United States District Court, C.D. California
PRESENT: HONORABLE FERNANDO M. OLGUIN, UNITED STATES DISTRICT
CIVIL MINUTES - GENERAL
(In Chambers) Order Remanding Action
January 3, 2018, Manole Kostoglou (“plaintiff”)
filed a Complaint in the Los Angeles County Superior Court
against Costco Wholesale Corporation
(“defendant”). (See Dkt. 1, Notice of
Removal (“NOR”) at ¶ 1; Dkt. 1-3,
Complaint). On January 31, 2018, defendant removed that
action on diversity jurisdiction grounds pursuant to 28
U.S.C. §§ 1332 and 1441. (See Dkt. 1, NOR
at ¶ 5). Having reviewed the pleadings, the court hereby
remands this action to state court for lack of subject matter
jurisdiction. See 28 U.S.C. § 1447(c).
courts are courts of limited jurisdiction. They possess only
that power authorized by Constitution and statute[.]”
Kokkonen v. Guardian Life Ins. Co. of Am., 511 U.S.
375, 377, 114 S.Ct. 1673, 1675 (1994). The courts are
presumed to lack jurisdiction unless the contrary appears
affirmatively from the record. See DaimlerChrysler Corp.
v. Cuno, 547 U.S. 332, 342 n. 3, 126 S.Ct. 1854, 1861
(2006). Federal courts have a duty to examine jurisdiction
sua sponte before proceeding to the merits of a
case, see Ruhrgas AG v. Marathon Oil Co., 526 U.S.
574, 583, 119 S.Ct. 1563, 1569 (1999), “even in the
absence of a challenge from any party.” Arbaugh v.
Y&H Corp., 546 U.S. 500, 514, 126 S.Ct. 1235, 1244
right of removal is entirely a creature of statute and a suit
commenced in a state court must remain there until cause is
shown for its transfer under some act of Congress.”
Syngenta Crop Protection, Inc. v. Henson, 537 U.S.
28, 32, 123 S.Ct. 366, 369 (2002) (internal quotation marks
omitted). Where Congress has acted to create a right of
removal, those statutes, unless otherwise stated, are
strictly construed against removal
jurisdiction. See id. Unless otherwise
expressly provided by Congress, “any civil action
brought in a State court of which the district courts of the
United States have original jurisdiction, may be removed by
the defendant or the defendants, to the district
court[.]” 28 U.S.C. § 1441(a); see Dennis v.
Hart, 724 F.3d 1249, 1252 (9th Cir. 2013) (same). A
removing defendant bears the burden of establishing that
removal is proper. See Abrego Abrego v. The Dow Chem.
Co., 443 F.3d 676, 684 (9th Cir. 2006) (per
curiam) (noting the “longstanding, near-canonical
rule that the burden on removal rests with the removing
defendant”); Gaus v. Miles, Inc., 980 F.2d
564, 566 (9th Cir. 1992) (“The strong presumption
against removal jurisdiction means that the defendant always
has the burden of establishing that removal is
proper.”) (internal quotation marks omitted). Moreover,
if there is any doubt regarding the existence of subject
matter jurisdiction, the court must resolve those doubts in
favor of remanding the action to state court. See
Gaus, 980 F.2d at 566 (“Federal jurisdiction must
be rejected if there is any doubt as to the right of removal
in the first instance.”).
the plain terms of § 1441(a), in order properly to
remove [an] action pursuant to that provision, [the removing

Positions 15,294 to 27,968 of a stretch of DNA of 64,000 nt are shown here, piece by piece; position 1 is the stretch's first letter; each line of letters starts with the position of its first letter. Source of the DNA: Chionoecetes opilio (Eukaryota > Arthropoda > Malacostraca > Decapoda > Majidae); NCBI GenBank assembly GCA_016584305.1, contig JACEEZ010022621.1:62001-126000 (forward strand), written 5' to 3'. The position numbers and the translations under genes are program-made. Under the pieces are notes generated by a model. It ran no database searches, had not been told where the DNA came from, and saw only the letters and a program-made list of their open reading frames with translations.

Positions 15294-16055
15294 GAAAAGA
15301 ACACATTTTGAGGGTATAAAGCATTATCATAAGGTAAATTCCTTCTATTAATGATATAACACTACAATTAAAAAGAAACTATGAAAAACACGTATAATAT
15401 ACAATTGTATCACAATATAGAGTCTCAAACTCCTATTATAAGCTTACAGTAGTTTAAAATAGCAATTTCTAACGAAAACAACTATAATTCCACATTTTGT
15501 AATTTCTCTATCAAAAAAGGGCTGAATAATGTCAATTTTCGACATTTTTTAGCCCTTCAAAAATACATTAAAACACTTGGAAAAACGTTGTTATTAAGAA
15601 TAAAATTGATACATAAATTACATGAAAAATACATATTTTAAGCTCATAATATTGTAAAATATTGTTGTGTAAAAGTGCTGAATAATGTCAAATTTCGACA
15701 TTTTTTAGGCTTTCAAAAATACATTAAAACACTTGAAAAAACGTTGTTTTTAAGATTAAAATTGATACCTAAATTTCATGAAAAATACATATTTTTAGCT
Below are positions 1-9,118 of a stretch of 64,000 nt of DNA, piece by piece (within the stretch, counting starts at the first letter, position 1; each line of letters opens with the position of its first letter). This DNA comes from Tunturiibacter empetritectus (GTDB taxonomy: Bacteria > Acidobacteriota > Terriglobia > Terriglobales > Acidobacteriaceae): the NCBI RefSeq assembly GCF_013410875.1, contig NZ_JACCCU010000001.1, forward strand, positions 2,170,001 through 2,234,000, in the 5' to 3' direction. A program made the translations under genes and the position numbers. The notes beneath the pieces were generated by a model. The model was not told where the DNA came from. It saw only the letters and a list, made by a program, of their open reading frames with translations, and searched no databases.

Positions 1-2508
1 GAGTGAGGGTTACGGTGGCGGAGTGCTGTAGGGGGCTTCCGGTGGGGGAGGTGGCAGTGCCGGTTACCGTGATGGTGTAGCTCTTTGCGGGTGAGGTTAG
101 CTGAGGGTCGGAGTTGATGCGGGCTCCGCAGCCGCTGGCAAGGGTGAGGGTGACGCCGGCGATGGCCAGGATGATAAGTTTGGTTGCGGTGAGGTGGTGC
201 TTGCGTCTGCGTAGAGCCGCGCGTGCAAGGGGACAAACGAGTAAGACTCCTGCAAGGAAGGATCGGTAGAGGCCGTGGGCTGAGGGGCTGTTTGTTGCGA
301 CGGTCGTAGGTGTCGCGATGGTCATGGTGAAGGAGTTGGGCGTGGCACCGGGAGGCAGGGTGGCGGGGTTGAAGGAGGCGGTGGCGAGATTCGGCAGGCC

defendant] must demonstrate that original subject-matter
jurisdiction lies in the federal courts.” Syngenta
Crop Protection, 537 U.S. at 33, 123 S.Ct. at 370.
Failure to do so requires that the case be remanded, as
“[s]ubject matter jurisdiction may not be waived, and.
. . the district court must remand if it lacks
jurisdiction.” Kelton Arms Condo. Owners Ass'n,
Inc. v. Homestead Ins. Co., 346 F.3d 1190, 1192 (9th
Cir. 2003). Indeed, “[i]f at any time before final
judgment it appears that the district court lacks subject
matter jurisdiction, the case shall be remanded.” 28
U.S.C. § 1447(c); see Emrich v. Touche Ross &
Co., 846 F.2d 1190, 1194 n. 2 (9th Cir. 1988) (“It
is elementary that the subject matter jurisdiction of the
district court is not a waivable matter and may be raised at
anytime by one of the parties, by motion or in the responsive
pleadings, or sua sponte by the trial or reviewing
court.”); Washington v. United Parcel Serv.,
Inc., 2009 WL 1519894, *1 (C.D. Cal. 2009) (a district
court may remand an action where the court finds that it
lacks subject matter jurisdiction either by motion or sua
court's review of the NOR and the attached Complaint
makes clear that this court does not have subject matter
jurisdiction over the instant matter. In other words,
plaintiff could not have originally brought this action in
federal court, as plaintiff does not competently allege facts
supplying diversity jurisdiction. Therefore, removal was
improper. See 28 U.S.C. § 1441(a);
Caterpillar Inc. v. Williams, 482 U.S. 386, 392, 107
S.Ct. 2425, 2429 (1987) (“Only state-court actions that
originally could have been filed in federal court may be
removed to federal court by the defendant.”) (footnote
bears the burden of proving by a preponderance of the
evidence that the amount in controversy meets the
jurisdictional threshold. See Valdez v. Allstate Ins.
Co., 372 F.3d 1115, 1117 (9th Cir. 2004); Matheson
v. Progressive Specialty Ins. Co., 319 F.3d 1089, 1090
(9th Cir. 2003) (per curiam) (“Where it is not
facially evident from the complaint that more than $75, 000
is in controversy, the removing party must prove, by a
preponderance of the evidence, that the amount in controversy